Burnout in the School Social Worker: Related Individual and Organizational Factors

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Social Work Master's Clinical Research Papers

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https://ir.stthomas.edu/ssw_mstrp/262; https://sophia.stkate.edu/msw_papers/263; https://sophia.stkate.edu/cgi/viewcontent.cgi?article=1265&context=msw_papers
Sutlief, Melissa A.
UST Research Online
School Social Work; Burnout; Individual/Organizational Factors; Maslach Burnout Theory; Conservation of Resources; Job-Demands Resources Theory; Clinical and Medical Social Work; Social Work; CLIC thesis
paper description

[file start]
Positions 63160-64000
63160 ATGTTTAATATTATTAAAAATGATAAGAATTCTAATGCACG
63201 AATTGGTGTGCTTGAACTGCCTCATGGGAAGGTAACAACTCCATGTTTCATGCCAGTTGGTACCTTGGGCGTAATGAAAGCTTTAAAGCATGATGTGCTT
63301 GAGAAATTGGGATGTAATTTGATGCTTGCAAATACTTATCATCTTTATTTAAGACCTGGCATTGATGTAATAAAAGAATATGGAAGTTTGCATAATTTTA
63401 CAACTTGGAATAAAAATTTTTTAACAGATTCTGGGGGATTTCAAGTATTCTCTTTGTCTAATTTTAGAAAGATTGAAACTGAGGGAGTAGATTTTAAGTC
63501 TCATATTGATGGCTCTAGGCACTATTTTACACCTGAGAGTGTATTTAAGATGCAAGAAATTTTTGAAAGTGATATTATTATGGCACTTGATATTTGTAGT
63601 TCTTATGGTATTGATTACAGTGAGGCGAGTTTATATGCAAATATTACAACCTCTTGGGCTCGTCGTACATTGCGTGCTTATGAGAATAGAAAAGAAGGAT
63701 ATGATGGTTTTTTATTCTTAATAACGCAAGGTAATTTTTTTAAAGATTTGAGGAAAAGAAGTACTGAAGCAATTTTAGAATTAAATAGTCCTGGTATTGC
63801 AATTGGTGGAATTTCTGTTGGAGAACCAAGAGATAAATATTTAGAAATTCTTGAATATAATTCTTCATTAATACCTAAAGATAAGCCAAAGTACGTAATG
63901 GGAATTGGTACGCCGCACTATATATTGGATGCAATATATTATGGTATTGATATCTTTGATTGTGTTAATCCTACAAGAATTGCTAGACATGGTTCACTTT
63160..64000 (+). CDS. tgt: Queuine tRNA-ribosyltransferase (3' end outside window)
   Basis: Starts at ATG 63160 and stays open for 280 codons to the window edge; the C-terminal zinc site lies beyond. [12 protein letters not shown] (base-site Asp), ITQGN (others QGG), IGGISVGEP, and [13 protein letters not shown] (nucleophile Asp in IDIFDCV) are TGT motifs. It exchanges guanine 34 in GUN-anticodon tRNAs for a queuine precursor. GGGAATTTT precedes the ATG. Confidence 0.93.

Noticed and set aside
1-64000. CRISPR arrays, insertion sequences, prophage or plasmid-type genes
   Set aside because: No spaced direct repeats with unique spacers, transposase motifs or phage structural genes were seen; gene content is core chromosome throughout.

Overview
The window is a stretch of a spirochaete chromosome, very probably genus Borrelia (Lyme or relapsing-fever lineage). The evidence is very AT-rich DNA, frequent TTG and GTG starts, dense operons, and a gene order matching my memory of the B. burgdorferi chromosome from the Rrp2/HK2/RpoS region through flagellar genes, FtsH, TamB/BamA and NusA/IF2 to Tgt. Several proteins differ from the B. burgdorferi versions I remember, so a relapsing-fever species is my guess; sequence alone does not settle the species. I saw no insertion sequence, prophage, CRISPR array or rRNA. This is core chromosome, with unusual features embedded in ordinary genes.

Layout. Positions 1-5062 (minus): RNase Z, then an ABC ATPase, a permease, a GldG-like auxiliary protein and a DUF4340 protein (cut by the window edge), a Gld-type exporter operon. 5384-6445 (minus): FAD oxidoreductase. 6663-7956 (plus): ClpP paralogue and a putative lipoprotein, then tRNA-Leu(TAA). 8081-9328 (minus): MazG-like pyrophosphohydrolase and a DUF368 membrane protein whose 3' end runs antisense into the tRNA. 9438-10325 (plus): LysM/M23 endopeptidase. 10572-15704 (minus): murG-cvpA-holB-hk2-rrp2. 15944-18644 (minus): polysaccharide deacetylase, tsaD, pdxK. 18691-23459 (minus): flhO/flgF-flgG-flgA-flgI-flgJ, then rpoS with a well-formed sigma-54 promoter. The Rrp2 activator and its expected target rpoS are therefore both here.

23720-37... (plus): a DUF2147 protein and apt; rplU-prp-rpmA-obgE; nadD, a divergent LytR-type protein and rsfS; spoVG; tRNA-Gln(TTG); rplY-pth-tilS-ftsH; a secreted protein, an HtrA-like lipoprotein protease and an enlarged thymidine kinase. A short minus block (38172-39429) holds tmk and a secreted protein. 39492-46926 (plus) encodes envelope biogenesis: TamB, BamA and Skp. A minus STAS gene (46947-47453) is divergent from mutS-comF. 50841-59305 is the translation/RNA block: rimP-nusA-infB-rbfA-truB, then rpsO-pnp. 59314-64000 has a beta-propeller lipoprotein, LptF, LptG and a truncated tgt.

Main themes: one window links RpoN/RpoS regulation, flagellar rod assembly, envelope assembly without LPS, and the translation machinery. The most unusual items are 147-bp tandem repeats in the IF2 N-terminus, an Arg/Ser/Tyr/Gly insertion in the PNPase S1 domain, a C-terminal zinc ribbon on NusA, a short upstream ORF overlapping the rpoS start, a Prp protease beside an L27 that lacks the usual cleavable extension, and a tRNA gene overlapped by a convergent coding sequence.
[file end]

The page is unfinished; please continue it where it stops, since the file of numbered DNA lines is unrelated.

Having been linked to turnover, absenteeism, a reduction in the quality of services, numerous physical and psychological disorders, and a disruption in interpersonal relations, burnout is a major concern in many human service occupations. This qualitative study sought to identify the factors that either contributed to or prevented burnout in a school social worker. The author of this study analyzed data from a qualitative, semi-structured interview with eight school social workers who have worked in the field ranging from 8 to 33 years. Individual, organizational, and characteristics of the student population were assessed via open-ended questions, which sought to identify factors that might contribute to or prevent burnout in the school social worker. The data was analyzed using inductive, grounded theory methods, in which categories were developed from the interview responses and linked to previous literature. From the data analysis three themes emerged related to ‘Individual Factors’ that either contributed to or prevented burnout. Those themes were: Boundaries, Self-Care, and Attitude. These themes included the concepts of compartmentalization, mental health, and realistic expectations. Three themes also emerged related to ‘Organizational Factors’ that either contributed to or prevented burnout. Those themes were: Supervisory Relationship, School Climate, and Characteristics of Clientele. These themes included the concepts of micromanagement, support, and understanding the role of the school social worker. The findings of this study may inform curriculum development, enhance support structures, and help social workers develop key personal skills that will help them to enhance their resilience, well-being, personal effectiveness, and longevity in the field. The findings also demonstrate how effective supervision and a healthy climate provide a “safety net” for employees, especially when it includes the concepts of boundaries, support, and self-care.